Ludo Hindi Movie Review
In Anurag Basu's new Netflix film 'Ludo', a man laughs when a speeding van crashes into a biker, while evoking the same reaction in us. Ludo is a tragicomedy of epic proportions, where the comedy often displaces the tragic elements. Basu's films may not be flawless but are whimsical and inventive. You may or may not like his cinematic outputs, but could never put these down to a lack of trying. What he tries to do in Ludo is something madcap, a comedy of manners if you will.
With Ludo, Basu is back to the multiple storyline format, which he started with 2007's 'Life in a Metro'. As the game of Ludo, the positive events in some characters' lives have a negative effect on the others'. This is the only way the lives of the movie's characters overlap. Not much in Ludo's universe happens organically, but the movie is driven by its eccentricity and self-awareness. Basu knows that he is not making some masterpiece here, and his characters also behave thus.
There are four main universes in Ludo. In one, Rajkummar Rao's Kabir 'Aalu' Sabar pines for Fatima Sana Shaikh's Pinky. Aalu has always been fond of Pinky, but she marries someone else. Despite that, he goes to Pinky's house daily to have a glimpse of her. He is the kind of man who describes himself as an emotional fool. And, Pinky is the kind of person who is naive, yet whose actions unknowingly have a chain of bad effects. Both actors are outstanding in Ludo's best portions. Rao, in particular, makes anguish look astonishing, and reminds you of Fahadh Faasil from last year's Super Deluxe.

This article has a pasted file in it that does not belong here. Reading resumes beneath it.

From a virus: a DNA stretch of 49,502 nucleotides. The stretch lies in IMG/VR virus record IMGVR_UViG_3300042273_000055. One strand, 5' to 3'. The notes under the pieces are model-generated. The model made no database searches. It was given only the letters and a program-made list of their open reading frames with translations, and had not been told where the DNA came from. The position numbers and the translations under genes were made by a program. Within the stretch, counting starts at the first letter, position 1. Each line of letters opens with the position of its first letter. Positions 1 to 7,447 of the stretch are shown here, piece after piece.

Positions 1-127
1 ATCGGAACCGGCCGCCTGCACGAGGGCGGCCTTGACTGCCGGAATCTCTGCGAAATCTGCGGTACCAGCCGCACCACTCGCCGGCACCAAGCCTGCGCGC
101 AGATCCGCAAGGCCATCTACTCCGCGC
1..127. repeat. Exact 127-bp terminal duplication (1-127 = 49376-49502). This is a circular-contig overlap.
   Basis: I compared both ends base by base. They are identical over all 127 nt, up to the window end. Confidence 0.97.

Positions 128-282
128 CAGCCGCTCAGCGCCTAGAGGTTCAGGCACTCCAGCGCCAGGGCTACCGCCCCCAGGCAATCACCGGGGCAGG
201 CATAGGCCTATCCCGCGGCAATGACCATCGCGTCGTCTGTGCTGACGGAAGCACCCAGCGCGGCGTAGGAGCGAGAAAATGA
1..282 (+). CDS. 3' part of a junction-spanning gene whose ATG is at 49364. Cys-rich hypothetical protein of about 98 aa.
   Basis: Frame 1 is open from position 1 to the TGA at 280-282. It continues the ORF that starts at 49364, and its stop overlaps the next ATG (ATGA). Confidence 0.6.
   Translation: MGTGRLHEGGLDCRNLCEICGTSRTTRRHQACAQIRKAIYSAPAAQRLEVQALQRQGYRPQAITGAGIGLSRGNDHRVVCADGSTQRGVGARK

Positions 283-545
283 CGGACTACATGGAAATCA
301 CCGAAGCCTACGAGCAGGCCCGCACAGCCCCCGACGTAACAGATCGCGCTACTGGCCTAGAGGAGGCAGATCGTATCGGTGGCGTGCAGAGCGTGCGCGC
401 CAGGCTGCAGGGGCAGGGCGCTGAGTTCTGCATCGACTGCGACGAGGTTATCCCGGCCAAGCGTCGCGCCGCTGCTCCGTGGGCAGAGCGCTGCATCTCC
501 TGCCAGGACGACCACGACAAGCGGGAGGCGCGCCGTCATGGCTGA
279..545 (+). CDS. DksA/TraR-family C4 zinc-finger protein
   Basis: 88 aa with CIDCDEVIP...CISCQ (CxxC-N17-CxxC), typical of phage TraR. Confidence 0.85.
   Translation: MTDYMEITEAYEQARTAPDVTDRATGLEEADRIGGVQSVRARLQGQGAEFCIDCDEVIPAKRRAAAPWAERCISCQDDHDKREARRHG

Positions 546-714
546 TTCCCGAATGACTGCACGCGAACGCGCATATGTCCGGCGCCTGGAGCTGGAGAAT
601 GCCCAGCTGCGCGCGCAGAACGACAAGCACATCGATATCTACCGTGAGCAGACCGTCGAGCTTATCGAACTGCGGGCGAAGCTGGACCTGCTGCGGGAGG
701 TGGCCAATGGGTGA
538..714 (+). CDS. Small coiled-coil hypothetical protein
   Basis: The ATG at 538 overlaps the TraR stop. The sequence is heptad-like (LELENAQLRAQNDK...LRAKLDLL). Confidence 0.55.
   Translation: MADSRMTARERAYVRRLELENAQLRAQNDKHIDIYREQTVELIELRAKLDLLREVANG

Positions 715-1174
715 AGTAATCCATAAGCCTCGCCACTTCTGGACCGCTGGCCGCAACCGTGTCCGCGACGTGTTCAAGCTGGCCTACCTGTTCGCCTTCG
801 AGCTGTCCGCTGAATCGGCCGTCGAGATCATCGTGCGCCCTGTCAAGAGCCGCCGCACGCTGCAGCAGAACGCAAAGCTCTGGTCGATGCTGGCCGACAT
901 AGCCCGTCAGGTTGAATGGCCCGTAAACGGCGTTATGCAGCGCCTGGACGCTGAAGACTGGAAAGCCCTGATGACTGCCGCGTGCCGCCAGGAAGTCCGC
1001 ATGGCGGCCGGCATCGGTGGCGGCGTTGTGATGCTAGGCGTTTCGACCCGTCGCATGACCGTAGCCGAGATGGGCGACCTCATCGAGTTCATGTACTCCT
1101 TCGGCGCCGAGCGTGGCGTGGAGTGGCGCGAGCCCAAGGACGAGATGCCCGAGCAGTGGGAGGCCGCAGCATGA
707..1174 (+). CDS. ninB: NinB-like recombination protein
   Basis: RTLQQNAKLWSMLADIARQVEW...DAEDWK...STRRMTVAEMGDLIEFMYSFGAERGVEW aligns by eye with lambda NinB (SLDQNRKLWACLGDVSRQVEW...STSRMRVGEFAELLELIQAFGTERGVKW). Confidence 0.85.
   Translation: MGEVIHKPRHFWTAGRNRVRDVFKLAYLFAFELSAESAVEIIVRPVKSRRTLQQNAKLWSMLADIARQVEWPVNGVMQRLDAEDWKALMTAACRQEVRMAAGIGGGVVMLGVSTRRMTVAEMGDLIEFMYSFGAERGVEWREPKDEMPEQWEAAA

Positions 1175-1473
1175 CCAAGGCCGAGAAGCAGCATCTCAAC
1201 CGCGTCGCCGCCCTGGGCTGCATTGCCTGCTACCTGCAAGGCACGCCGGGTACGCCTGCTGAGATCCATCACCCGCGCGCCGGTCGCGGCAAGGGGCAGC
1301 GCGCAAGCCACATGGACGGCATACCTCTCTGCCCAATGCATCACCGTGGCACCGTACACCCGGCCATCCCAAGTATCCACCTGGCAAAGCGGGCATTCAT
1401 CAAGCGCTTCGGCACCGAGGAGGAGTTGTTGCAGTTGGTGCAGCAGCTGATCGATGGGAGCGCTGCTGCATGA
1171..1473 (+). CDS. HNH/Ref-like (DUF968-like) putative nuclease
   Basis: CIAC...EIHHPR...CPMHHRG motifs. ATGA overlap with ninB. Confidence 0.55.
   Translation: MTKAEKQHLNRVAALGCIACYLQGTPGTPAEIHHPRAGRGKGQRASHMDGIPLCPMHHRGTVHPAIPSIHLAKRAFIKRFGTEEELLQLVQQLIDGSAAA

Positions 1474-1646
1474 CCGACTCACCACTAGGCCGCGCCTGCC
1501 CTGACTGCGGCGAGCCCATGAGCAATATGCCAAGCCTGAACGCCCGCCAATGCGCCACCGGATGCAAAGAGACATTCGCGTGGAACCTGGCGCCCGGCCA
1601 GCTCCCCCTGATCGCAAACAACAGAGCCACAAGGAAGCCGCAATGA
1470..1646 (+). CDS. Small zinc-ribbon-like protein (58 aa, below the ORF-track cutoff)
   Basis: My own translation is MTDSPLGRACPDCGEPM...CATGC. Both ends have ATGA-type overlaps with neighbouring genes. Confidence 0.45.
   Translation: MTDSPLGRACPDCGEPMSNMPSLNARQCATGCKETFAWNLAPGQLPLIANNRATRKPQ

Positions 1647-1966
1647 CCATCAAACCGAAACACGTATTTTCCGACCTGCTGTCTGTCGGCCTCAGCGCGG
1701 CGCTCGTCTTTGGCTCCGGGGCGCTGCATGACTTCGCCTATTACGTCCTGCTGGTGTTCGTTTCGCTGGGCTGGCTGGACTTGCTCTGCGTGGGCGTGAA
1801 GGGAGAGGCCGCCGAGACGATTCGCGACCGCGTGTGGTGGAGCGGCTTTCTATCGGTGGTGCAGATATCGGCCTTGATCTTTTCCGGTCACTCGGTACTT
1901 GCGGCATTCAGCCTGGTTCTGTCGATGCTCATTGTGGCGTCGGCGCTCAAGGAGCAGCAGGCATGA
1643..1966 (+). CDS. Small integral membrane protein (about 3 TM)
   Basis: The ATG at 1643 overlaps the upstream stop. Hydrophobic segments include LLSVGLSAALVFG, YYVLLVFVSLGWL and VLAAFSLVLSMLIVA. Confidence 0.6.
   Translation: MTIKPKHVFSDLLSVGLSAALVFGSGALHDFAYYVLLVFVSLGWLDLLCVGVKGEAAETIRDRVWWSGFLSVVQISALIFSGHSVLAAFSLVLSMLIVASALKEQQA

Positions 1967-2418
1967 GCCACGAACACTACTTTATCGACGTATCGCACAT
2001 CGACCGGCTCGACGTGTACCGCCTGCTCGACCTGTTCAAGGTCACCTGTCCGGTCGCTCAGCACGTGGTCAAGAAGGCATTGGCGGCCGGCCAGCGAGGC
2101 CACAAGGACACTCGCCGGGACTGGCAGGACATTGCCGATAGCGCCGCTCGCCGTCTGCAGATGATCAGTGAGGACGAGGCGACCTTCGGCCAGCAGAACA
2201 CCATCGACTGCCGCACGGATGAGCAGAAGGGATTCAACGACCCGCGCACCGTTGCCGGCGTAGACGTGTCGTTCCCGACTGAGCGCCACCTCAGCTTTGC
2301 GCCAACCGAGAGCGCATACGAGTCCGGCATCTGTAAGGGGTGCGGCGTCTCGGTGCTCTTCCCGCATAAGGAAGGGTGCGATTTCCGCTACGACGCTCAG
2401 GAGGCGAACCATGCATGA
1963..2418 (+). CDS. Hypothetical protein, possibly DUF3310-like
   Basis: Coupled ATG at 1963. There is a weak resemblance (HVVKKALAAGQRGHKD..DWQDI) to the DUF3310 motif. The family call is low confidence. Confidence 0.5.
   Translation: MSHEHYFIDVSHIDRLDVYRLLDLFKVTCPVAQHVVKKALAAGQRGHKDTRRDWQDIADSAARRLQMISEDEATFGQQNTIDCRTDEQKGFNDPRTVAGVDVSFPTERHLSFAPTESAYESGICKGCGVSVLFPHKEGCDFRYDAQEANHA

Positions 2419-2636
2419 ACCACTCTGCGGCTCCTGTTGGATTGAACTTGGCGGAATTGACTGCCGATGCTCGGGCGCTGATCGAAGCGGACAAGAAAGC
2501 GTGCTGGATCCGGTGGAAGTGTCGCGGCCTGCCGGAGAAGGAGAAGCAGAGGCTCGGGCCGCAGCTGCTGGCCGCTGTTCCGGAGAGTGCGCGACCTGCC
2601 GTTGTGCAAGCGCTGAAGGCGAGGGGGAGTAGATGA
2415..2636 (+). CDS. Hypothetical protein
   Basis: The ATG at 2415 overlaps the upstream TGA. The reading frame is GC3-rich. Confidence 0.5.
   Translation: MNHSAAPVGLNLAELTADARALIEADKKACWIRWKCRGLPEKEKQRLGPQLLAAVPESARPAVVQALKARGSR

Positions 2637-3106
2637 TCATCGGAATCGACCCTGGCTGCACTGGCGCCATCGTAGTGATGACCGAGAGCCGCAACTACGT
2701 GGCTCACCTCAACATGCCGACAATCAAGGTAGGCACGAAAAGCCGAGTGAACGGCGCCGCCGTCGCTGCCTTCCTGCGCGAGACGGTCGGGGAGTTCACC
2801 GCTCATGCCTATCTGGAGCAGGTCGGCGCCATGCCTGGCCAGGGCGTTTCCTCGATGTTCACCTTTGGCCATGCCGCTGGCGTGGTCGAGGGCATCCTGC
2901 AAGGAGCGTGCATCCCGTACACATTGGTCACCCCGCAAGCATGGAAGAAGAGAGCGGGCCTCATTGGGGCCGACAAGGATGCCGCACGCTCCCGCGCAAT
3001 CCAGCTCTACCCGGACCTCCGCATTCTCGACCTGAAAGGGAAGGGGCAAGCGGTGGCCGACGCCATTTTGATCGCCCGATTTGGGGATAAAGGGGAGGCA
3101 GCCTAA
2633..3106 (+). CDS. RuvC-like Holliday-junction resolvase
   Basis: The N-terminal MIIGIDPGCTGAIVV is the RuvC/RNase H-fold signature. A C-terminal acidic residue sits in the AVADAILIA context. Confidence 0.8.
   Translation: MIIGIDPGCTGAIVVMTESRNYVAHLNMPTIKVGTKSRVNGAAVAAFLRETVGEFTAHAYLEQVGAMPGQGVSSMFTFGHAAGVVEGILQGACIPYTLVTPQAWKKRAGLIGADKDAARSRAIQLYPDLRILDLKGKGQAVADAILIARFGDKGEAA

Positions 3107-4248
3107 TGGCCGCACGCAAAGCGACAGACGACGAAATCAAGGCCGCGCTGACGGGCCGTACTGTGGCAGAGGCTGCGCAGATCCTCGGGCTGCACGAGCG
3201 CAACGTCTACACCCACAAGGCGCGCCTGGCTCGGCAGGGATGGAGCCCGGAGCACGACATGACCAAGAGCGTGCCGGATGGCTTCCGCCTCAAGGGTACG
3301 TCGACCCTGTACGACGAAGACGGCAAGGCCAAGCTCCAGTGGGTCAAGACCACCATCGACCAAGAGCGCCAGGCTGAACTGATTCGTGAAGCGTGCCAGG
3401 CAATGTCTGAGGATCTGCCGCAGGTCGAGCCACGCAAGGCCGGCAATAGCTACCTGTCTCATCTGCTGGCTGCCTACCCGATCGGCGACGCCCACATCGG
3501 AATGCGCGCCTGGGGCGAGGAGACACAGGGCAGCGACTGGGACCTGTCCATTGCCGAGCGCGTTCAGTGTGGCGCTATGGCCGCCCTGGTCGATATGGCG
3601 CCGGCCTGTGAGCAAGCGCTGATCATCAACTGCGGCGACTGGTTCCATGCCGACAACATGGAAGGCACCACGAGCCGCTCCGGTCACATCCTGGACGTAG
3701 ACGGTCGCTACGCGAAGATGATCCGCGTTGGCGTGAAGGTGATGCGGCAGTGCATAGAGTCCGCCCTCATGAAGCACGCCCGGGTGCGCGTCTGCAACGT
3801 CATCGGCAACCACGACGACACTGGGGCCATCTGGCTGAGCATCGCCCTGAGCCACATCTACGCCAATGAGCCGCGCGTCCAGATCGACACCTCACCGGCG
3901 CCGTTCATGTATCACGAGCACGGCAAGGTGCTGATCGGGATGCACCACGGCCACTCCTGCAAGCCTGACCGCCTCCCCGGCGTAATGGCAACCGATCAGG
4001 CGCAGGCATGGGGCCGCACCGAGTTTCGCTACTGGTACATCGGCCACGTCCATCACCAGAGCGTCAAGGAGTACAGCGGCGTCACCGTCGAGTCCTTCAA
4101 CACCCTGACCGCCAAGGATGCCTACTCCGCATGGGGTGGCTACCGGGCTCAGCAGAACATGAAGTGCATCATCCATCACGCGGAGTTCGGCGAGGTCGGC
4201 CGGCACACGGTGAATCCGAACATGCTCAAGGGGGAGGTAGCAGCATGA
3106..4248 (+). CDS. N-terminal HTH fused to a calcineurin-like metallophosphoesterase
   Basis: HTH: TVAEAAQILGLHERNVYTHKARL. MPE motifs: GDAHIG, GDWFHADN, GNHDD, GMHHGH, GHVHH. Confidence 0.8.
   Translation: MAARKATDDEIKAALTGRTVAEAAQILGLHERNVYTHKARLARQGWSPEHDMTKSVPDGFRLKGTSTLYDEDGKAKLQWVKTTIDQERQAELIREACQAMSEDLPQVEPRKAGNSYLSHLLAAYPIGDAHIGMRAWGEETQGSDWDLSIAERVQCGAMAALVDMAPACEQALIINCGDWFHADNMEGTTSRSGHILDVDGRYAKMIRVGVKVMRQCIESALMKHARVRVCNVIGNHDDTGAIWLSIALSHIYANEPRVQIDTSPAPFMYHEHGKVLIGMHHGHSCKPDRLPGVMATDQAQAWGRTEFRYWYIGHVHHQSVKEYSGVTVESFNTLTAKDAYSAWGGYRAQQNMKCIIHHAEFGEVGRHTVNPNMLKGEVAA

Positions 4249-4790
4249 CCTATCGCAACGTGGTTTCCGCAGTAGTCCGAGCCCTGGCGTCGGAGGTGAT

In another storyline, Abhishek Bachchan's gangster Bittu finds help from a small girl who has run off from her house so that her parents could care for her a little more. Bittu is an estranged adult trying to piece his life back together by putting a sad past behind him. It is the solitude that the child and the gangster have in common. This storyline starts in a cute fashion, but it becomes borderline mawkish as Basu tries to push our buttons.
In the third storyline, and the film's weakest, Aditya Roy Kapur's Akash tries to help Sanya Malhotra's Shruti out of a predicament. The two have sex in a hotel room, but someone records their act and uploads it on social media. With her marriage around the corner, Akash must help Shruti to find the source of the video and destroy it. The actors are quite charming, but their track does not rise above an ordinary level as it unfolds casually.
Then there is the track involving Pearle Maaney's Malayali nurse, Shreeja, and Rohit Suresh Saraf's Rahul. She does not speak or understand Hindi, whereas he is alien to Malayalam. The language becomes a barrier as the two must work out a way to handle a suitcase with much looted money and a group of goons after it.
The only main characters who visit multiple universes more in Ludo are Pankaj Tripathi's gangster Sattu and Ishtiyak Khan's inspector. Tripathi is fast becoming Bollywood's gangster of choice. Only, here, he plays a Vijay Raaz-type gangster who does things mostly for laughs. There is a crackling early scene where Tripathy gleefully shoots down a man in his bathtub, with an old Bollywood song playing at the back. Tripathy has a terrific comic timing and a sense of occasion. He is the kind of actor whose presence you feel even when he is not around. And, Basu and his writers save the film's best one-liners for Tripathy's Sattu. My favorite line reads thus: "When life suck, everyone fuck." Shalini Vatsa as a grown-up nurse provides able support to Tripathy's mad don.
At a running time of about 2.30 hours, you will get a sense of much going over your head when seeing Ludo. For a simple, madcap film, the runtime is at least 30 minutes too long. Basu himself is the director of photography here, and he even squeezes into the film as a narrator. He does not just lend his voice to narrate but appears as more of a running commentator of the film's themes. Meanwhile, Pritam's hummable songs tone down the film just when it starts to take itself seriously.